While I suspect that some of the resemblances may have been unintentional and due to the zeitgeist, those that Jayron32 details and doubtless a number of others were deliberate homages, which are particularly popular both in the SF literary genre and with film directors. In both contexts, individual works are not created in intellectual isolation, but often form part of an ongoing 'multilogue' that debates ideas and attitudes. Admittedly, sometimes they also feature blatant ripoffs reflecting lack of originality or overcaution on the part of publishers or producers who want 'the same but different'.87.81.230.195 (talk) 01:50, 28 January 2010 (UTC)
Oh, its not a bad thing, its just what happens. Sci-fi is filled with "concepts" that have become ubiquitous, but all started somewhere. The Laws of Robotics, even the idea of a Robot, the droid, laser guns, star fighters, the ubiqutous big-headed-alien with the buggy eyes, FTL travel workarounds, there's stuff that is so common to Sci Fi that you don't even think about it anymore, but you have to remember that at some point, someone had to be the first to think of it. Sometimes its a direct homage, sometimes its just such an integral part of the sci-fi lexicon we forget that it was once a novel idea. --Jayron32 04:26, 28 January 2010 (UTC)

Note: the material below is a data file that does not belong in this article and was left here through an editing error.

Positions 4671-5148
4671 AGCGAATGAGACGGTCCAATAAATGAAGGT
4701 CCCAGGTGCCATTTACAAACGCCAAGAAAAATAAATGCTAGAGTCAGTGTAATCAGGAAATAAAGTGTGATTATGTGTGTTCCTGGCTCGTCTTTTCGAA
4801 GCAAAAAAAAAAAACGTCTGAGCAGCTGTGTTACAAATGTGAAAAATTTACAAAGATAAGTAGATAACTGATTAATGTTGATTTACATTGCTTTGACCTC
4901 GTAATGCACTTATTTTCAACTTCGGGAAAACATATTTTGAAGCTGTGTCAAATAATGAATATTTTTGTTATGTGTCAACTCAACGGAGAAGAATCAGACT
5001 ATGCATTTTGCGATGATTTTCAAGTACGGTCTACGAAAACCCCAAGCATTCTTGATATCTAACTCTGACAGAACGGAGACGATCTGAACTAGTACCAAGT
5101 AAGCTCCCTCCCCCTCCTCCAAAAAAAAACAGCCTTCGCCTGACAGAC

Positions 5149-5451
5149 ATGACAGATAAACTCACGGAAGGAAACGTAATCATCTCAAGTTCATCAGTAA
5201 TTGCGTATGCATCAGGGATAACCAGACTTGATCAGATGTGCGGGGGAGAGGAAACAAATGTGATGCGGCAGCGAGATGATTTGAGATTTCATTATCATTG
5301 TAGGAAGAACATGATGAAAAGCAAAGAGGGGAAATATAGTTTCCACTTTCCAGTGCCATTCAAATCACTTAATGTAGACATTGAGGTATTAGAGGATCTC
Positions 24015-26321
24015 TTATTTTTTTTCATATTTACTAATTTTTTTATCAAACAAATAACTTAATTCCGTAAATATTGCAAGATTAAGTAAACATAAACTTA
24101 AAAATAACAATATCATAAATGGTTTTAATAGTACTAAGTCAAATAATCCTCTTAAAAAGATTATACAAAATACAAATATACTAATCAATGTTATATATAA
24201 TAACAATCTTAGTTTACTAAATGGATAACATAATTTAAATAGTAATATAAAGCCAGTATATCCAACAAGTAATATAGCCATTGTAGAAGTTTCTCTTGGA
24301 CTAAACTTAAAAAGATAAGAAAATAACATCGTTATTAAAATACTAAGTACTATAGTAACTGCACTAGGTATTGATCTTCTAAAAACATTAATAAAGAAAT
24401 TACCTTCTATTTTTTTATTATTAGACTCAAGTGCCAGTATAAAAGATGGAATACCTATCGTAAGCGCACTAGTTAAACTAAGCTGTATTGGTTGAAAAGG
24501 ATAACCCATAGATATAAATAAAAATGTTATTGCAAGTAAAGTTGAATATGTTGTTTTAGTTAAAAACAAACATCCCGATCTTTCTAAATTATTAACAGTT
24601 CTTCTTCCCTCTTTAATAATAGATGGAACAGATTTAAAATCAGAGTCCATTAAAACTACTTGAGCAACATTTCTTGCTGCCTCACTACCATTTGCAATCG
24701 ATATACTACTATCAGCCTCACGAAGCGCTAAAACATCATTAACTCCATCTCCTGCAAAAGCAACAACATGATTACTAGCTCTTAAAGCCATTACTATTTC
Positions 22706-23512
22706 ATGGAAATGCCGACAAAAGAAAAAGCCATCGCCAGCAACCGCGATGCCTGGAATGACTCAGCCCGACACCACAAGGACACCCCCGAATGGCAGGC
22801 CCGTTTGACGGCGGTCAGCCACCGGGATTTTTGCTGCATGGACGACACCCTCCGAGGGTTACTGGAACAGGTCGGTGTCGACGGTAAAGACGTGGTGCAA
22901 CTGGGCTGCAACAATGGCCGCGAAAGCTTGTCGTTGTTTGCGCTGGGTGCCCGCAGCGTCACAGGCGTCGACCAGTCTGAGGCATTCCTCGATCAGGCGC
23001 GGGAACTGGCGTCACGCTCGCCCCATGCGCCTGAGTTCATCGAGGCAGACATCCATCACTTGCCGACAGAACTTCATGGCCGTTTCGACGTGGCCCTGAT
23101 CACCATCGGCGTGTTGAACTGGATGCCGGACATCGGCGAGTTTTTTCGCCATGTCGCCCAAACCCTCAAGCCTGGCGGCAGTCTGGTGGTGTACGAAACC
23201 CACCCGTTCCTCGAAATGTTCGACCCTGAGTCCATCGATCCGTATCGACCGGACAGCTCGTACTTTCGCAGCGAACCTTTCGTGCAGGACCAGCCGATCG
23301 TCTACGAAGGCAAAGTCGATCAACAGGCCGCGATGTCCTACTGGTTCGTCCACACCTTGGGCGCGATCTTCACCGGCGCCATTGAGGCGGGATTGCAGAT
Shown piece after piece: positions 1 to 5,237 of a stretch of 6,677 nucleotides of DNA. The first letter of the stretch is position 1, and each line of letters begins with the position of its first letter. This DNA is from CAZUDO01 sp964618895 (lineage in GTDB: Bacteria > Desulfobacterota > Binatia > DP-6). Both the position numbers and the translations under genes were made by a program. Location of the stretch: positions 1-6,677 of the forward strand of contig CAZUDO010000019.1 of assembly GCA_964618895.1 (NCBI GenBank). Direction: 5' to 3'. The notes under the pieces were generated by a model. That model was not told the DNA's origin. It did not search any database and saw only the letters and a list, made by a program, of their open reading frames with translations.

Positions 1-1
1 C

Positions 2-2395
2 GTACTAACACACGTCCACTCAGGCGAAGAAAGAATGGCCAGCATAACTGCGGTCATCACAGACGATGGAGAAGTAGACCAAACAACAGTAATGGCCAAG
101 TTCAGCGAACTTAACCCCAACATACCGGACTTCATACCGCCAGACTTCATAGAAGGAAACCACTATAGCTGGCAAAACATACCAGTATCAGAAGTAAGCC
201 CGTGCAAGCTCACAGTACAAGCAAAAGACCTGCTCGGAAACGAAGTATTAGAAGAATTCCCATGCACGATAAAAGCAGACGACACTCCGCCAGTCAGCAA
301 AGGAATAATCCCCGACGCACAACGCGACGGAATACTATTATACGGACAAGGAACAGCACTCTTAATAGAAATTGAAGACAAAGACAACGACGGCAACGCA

It's funny someone mentioned Shakespeare, as Forbidden Planet was based on The Tempest. Meanwhile, Plan 9 from Outer Space was in some ways a reworking of The Day the Earth Stood Still, with a few things substituted: bad writing, bad direction, bad acting, bad effects, overall bad production values (due to the dollar-and-a-quarter budget). But they were both in black and white, and they were both about extraterrestrials wary of the earthlings' development of the nuclear bomb. ←Baseball Bugs What's up, Doc? carrots→ 05:01, 28 January 2010 (UTC)
Thanks for letting me know that these are actually documented similarities and not my mind playing tricks.
Amazingly, I recently watched the two movies in sequence without having any idea in advance that Star Trek: TMP was 'similar' in any way to 2001. Yes, the interminable scene where they're driving around the new Enterprise is where I realized I was watching the same movie over again, and then there kept being more stuff that was the same. The guys flying in the space suits looked just like the guys flying in the space suits in 2001.
While the sequence of similar scenes is different between the two movies, the idea of mixed up sequences works perfectly in relation to the very end of 2001 when Dave switches around between himself during different sequences of his life.
My favorite part is the music that goes with the Klingon attack scene. I noticed the title in the credits but didn't write it down (some Hungarian Dance or? I don't remember). That scene is just like the hairy guys in the beginning of 2001, only this time they have warbirds from which to hurl their photon bone at the big mysterious and unknown thing. Vejur then zaps them into lightspeed, ready or not. --Neptunerover (talk) 05:37, 28 January 2010 (UTC)